15 May 2015

3 detained Algerians with one-way tickets to Istanbul escape from moving plane in Rome and remain missing

Something very disturbing happened late Wednesday night at Rome's Fiumicino international airport (emphases mine):
Three Algerians forced open the emergency exit of an Alitalia passenger plane while it was heading for take-off at Rome’s Fiumicino airport, slid down the safety slides that were activated and escaped from the airport late on Wednesday night, an Alitalia spokesman said.

“When the plane was taxiing, in the preliminary stages of approaching the runway, these people forced open a door and slid down the slides that were activated, and then they escaped,” the Alitalia spokesman told The Local.

The three Algerians had departed from Algiers and were due to fly to Istanbul after a layover in Rome, the spokesman said.

They are still missing. They were among a group of Algerians on the Alitalia AZ702 flight who had been denied entry to Italy, according to media reports [more].
It is baffling to fathom how the three Algerians managed to open the door and escape the plane - after being refused entrance into the country - but even more baffling is the fact that they seemingly managed to escaped from the airport itself.

None of the news reports I have seen thus far indicate why the three men were refused entrance into Italy. One report provides a little background information about them:
The three men, aged 21, 24 and 27 were among 18 Algerians aboard the scheduled flight from Rome to Istanbul who were due to be deported.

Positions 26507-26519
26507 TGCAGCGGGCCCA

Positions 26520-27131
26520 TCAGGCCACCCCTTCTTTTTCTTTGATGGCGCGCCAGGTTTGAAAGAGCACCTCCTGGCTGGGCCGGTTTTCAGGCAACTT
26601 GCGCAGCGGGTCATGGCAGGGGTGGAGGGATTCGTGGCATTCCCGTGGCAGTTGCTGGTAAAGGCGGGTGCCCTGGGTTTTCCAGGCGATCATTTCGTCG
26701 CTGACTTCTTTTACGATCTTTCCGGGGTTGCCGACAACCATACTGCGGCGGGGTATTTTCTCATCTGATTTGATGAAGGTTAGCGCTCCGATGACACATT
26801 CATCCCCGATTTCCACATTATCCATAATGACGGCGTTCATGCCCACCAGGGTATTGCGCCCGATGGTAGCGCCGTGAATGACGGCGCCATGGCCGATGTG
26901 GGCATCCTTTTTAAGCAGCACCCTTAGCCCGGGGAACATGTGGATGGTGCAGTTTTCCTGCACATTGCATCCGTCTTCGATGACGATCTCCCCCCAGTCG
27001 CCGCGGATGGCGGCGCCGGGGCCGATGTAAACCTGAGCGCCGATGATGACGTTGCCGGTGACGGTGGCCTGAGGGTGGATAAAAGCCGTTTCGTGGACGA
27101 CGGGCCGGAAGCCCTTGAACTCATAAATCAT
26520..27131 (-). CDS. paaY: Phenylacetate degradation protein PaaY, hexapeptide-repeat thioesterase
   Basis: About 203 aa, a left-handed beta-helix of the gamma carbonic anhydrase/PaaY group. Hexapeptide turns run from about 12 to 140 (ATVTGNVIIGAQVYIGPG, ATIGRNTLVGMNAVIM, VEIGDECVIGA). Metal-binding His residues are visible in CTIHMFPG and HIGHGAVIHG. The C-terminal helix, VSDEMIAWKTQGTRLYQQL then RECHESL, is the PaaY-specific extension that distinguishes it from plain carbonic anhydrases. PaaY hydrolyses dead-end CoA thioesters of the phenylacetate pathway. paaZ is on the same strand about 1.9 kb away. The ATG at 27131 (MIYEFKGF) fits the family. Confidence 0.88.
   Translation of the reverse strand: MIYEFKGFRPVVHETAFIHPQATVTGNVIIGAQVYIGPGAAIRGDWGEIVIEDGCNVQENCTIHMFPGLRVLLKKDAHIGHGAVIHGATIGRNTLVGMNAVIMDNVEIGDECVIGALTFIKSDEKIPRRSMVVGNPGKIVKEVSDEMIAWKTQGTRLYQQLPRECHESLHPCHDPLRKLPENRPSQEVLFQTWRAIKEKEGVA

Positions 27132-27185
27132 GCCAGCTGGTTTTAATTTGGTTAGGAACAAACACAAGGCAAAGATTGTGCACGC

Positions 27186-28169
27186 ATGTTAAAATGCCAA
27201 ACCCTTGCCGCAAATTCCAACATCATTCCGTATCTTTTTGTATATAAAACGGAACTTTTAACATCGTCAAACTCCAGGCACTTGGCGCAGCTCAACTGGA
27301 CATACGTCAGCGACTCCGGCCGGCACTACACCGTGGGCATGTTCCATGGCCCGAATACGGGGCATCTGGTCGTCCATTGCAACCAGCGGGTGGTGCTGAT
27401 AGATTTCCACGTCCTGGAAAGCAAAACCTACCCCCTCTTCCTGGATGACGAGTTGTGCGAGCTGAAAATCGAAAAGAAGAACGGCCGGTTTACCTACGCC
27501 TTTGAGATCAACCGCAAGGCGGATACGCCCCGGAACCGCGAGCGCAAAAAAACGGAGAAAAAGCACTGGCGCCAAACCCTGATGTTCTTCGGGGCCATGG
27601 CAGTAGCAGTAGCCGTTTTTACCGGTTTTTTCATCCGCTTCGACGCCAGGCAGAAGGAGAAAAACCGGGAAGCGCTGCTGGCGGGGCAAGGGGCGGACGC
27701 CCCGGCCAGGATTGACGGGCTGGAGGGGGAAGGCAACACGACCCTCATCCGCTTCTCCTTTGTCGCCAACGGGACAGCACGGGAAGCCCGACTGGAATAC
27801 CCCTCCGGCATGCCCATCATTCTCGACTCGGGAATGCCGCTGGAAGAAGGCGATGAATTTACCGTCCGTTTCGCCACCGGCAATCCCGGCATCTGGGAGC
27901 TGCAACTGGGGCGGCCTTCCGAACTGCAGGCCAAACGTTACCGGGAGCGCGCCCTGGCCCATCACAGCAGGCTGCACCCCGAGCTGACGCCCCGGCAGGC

One of the men had previously been deported from Italy and all three had entered Italy during a stopover in Rome on the outward flight from Algiers to Istanbul [more].
The incident is yet still more disturbing. The three men were part of a group of 18 Algerians and had one-way tickets to Istanbul. To my mind, everything indicates an involvement with the Islamic State.

The Islamic State has had a presence in Algeria for several months now. In September of 2014, Jund al-Khilafah - which has allegiance to the Islamic State - beheaded a French hiker the terrorist group had captured. In December of 2014, the Algerian announced it had killed the man behind the beheading.
A report issued in January of 2015 indicated that since October 2014 - in just four months - at least 250 Algerians joined the Islamic State as foreign fighters.

The Islamic State made threats against Italy and the Vatican City State in February 2015, which prompted both nations to go on high alert. In March of 2015, the Islamic State announced a list of cities across the world it wants to bring under the control of the caliphate. Among the list of cities was Rome. Last month, supporters of the Islamic State posted threatening photographs from within the city of Rome indicating they are "waiting for the zero hour." And earlier this week the government of Libya warned Italy that the Islamic State will be in Italy "in the coming weeks," arriving by way of migrant boats.

Long before all of this, though, in October of 2014, the Islamic State announced its greatest hopes for Rome with the cover of an issue of its magazine, Dabiq:

It is long past time to start taking the threats of the Islamic State seriously.
Please, pray for the conversion of those governing the Islamic State. Pray for the conversion of those working for the Islamic State. Pray for the conversion of those fighting for the Islamic State.
Pray, too, for those suffering persecution under the Islamic State. Pray for those whom the Islamic State has driven from their homes. Pray for those killed by the Islamic State.
Pray, too, for those who fight against the Islamic State. Pray for those who collect intelligence information about the activities of the Islamic State. Pray for those who must decide what course of action to take against the Islamic State.
Pray, too, for those who will suffer persecution under the Islamic State and who will live under its cruelty.
It may be that these three Algerians - and the fifteen others also refused entrance into Italy - have nothing at all to do with the Islamic State. I hope this is the case, but I fear it is otherwise.

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